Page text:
SandyFeet, on May 13 2009, 01:16 PM, said:
PBarnes, on May 12 2009, 09:14 PM, said:
Great job on the restoration Leanne!
Can you share the steps you took to restore the photo once you scanned it into photoshop?
I am impressed by how much improvement you accomplished and would love to know how to do the same for my heritage photos.
My goodness the steps I took......the steps I took.... hmmmm I didn't actually follow a set procedure and quite possibly broke every rule that there is and I doubled back any number of times and tweeked to my hearts content (I'm very particular, very much a perfectionist....its sad really) but I'll try and remember. I've only ever restored 2 or 3 photos so there is a lot of trial and error (lots of error).
I used Photoshop Elements 7 and scanned the photo as a RGB picture (even though it was black and white I read somewhere that scanning all photos as RGB opens up a whole array of grey scale that would other wise be lost, especially important for old photos as they generally are either Sepia or have a tint of some sort) and 600dpi (takes longer and is a much bigger file, but when a photo is faded and damaged I figure it needs all the detail it can get!)
I duplicated the original photo and used the copy to do all my restoring.
I then Enhance, Convert to Black and White and used the Newspaper option (use whatever looks smoother and you are happy with) and tweeked the Contrast a little (I tweek a lot!!). In this case I used Newspaper as it brightened the photo more than Portrait or any other option.
I then played with the lighting controls, Shadows/Highlights, Brightness/Contrast and the Levels until I was happy with the look of the people, I try not to focus on the background too much when I'm adjusting the lighting as some photos are faded in different areas and getting a level of overall sameness in the background that I'm happy with can often lead to poor language and much gnashing of teeth! I sometimes use the Marquee tool to copy and paste areas of background to other places on a photo if i really can't stand the way it looks. But I try to accept that it is an old photo and a varied background adds to the overall effect (I tell myself this a lot)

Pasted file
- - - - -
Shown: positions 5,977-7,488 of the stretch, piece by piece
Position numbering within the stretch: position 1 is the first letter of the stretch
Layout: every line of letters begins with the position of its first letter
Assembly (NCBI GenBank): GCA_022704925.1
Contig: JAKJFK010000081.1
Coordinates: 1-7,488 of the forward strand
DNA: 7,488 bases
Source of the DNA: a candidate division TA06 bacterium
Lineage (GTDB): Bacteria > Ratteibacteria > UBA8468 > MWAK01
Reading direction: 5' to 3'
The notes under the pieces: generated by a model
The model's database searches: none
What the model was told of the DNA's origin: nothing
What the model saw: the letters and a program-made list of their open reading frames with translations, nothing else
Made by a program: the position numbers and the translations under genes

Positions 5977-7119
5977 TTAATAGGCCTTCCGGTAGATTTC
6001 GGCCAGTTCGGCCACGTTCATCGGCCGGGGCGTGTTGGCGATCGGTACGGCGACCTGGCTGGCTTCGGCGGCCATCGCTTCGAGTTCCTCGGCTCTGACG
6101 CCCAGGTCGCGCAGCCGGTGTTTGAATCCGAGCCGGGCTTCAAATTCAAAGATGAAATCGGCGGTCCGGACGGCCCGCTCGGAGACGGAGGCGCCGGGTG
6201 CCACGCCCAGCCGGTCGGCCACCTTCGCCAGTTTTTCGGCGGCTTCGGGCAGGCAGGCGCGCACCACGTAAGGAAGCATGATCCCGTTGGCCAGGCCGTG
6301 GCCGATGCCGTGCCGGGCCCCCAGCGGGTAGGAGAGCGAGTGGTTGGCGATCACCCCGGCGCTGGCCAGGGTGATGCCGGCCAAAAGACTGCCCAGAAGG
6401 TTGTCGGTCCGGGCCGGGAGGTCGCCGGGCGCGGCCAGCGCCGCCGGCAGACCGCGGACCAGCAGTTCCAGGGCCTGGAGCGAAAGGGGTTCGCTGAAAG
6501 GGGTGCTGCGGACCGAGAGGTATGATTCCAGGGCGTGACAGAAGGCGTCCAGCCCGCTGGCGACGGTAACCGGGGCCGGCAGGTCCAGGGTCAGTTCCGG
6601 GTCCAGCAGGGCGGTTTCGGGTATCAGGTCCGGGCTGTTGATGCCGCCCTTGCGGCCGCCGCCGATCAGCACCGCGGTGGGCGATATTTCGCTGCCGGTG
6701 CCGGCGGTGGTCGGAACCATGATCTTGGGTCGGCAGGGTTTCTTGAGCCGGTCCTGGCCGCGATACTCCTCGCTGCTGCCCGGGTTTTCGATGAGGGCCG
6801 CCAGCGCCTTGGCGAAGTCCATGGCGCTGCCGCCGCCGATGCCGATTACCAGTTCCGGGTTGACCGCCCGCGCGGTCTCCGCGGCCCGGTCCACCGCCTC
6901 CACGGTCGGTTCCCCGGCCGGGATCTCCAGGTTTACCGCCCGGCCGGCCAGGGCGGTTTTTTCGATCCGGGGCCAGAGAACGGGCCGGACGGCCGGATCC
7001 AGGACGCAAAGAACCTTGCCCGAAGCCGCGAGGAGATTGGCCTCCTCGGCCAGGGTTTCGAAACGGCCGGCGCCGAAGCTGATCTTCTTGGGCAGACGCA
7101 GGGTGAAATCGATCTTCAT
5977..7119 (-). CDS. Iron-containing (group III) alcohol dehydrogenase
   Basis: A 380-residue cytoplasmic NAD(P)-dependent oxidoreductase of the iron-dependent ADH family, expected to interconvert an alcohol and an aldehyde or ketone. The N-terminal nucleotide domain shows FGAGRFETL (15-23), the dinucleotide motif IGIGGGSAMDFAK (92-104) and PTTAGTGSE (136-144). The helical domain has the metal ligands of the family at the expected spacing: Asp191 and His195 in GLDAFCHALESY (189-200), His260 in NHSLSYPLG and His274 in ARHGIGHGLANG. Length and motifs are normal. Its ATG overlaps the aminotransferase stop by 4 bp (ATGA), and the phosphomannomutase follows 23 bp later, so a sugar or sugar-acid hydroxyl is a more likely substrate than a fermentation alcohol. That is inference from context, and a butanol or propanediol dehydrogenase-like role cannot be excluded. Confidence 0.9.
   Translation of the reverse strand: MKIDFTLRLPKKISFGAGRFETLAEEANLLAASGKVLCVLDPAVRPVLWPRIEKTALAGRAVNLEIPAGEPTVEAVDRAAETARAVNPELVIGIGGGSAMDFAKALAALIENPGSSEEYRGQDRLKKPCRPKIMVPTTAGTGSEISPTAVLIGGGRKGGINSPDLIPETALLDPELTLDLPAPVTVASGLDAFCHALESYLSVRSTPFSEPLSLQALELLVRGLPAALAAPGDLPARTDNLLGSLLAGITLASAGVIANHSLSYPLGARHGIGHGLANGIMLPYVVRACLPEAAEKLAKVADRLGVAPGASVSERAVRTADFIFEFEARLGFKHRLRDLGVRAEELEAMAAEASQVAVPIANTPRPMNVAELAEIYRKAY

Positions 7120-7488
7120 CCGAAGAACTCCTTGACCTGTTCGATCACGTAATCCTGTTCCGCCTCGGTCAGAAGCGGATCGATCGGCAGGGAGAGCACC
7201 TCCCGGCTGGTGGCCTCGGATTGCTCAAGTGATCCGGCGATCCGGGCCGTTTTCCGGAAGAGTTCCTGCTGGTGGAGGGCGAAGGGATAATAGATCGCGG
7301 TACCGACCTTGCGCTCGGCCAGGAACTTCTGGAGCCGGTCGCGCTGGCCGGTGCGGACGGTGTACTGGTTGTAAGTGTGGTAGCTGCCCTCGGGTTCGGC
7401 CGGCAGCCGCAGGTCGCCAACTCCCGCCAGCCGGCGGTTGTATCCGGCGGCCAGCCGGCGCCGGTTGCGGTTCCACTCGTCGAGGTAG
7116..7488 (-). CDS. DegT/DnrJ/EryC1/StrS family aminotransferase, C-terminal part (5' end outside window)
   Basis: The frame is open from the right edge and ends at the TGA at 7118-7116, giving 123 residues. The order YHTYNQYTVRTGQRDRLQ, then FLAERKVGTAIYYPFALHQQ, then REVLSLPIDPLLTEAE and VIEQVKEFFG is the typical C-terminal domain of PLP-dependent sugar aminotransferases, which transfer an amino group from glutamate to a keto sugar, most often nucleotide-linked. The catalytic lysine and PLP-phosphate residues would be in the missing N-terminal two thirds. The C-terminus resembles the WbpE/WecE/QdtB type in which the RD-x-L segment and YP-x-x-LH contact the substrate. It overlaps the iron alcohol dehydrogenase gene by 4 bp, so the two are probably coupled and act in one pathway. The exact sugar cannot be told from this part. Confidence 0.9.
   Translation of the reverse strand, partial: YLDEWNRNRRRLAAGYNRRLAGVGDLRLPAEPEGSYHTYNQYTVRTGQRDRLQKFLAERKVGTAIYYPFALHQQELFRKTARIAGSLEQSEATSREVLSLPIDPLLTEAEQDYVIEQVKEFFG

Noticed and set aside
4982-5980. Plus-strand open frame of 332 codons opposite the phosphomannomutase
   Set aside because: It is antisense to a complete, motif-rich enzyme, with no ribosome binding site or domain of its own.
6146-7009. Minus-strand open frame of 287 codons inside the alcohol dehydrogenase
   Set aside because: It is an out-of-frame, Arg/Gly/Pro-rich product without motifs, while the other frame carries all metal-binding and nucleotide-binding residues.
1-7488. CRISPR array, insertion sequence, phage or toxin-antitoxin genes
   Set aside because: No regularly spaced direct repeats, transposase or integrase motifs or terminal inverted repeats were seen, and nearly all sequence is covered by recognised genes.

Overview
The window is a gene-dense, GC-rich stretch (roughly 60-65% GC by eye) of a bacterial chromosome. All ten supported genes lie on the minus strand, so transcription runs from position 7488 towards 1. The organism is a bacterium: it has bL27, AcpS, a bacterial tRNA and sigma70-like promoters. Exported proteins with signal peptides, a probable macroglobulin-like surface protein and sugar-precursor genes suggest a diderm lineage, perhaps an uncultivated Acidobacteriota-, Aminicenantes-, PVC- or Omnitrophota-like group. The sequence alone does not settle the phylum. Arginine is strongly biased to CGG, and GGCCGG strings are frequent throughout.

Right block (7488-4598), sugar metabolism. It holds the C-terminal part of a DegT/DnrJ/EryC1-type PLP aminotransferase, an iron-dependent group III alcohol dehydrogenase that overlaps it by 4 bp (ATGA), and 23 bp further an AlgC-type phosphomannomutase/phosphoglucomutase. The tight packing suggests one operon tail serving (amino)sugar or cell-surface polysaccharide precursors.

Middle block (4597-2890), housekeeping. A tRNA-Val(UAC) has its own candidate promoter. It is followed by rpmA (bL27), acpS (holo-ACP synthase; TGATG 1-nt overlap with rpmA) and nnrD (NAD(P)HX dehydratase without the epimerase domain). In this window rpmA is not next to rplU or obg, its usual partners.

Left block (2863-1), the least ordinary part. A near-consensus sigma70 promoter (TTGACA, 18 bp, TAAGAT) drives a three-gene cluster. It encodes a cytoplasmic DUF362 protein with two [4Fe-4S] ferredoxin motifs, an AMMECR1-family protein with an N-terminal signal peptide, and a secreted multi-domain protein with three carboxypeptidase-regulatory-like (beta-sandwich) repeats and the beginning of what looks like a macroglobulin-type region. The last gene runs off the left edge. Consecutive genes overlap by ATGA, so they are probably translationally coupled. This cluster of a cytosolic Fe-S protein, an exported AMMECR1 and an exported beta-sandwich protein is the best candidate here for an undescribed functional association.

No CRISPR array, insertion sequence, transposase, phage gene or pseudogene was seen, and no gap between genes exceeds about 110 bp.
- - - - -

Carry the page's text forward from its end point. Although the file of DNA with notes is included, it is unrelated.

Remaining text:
I cropped as much of the damage out at the edges that I could without loosing too much detail and straightened the photo.
I then decided to tackle the larger areas of damage first and used the Clone Tool to cover the hole in the bottom right hand corner.
I then choose the Healing Brush, and with a soft brush slightly larger than the area that I was 'healing' I repaired the creased and folded areas. I did a lot of clicking. I also used the Clone Tool as sometimes the Healing Brush grabbed the wrong pixels.
I then let the perfectionist side of me reign free and 'Spot Healed' the little specks that were on my GGGma and Guncle's clothing. I was very particular and zoomed right in and clicked on every minute irregularity that I could find, I'm not sure if that's 'normal' but if you can stand the bleeding retinas at the end, its worth the effect.
I got rid of the chair at the left hand edge as cropping had got rid of most of it and what was left was more distracting than anything else. I did this with a combination of Healing, Clone and a bit of copy paste Marqueeing.
I then had a play with the Reduce Noise filter, with Remove JPEG artifact checked to get rid of some of the grainess, then used Enhance, Adjust Sharpness, to add a bit of sharpness, I used 22% with a 3.8 pixel radius. I used 'undo' a lot!! I guess you could do this at the start, but I only read about it part way thru so did it at the end.
I then used the Dodge tool to lighten up the left side of GGGma's face and shoulders, I also used the Dodge tool and worked on the shadows under and around her eyes. - Dodge tool was set at 'shadows' and '20%' with a small soft brush, don't over lighten as it looks a bit odd if you overdo it - less is definately more with the Dodge tool!
Then I decided that the Background was very spotty and uneven, due in part to the restoration and also the original background of the photo, so I used the Blur tool to try and soften and smooth out it all out. I used a soft tip brush, set at Normal and around 25% and blurred the background zooming in so as not to Blur GGGma or GUncle, I wanted them to be a bit Sharper so as to retain as much detail as I could. Blurring the background, achieved a much smoother look and also had the added advantage of hiding the difference in the colour and lighting in the background and also made the Healing Brush 'marks' invisible. I then selected a much smaller brush and used the Blur tool again, on about 15% and blurred their faces too, the photo was very grainy and the blur tool added some smoothness to their faces, took years off GGGma ;o).
I could have added a tint or converted it to Sepia at this point, but I liked the way it looked and left it at that.
I'm guessing I could have used layers to do some of the restoration, but I'm not confident with using Layers like that, so kept with what I knew.
I used the 'undo' button very very often and saved every time I was happy with a particular section!
I hope that helps and wasn't too confusing. I did warn you that it was a bit of a convoluted method. But I was very happy with the end result, just hadn't planned on telling anyone!!
If someone else knows of an easier method, please jump right on in.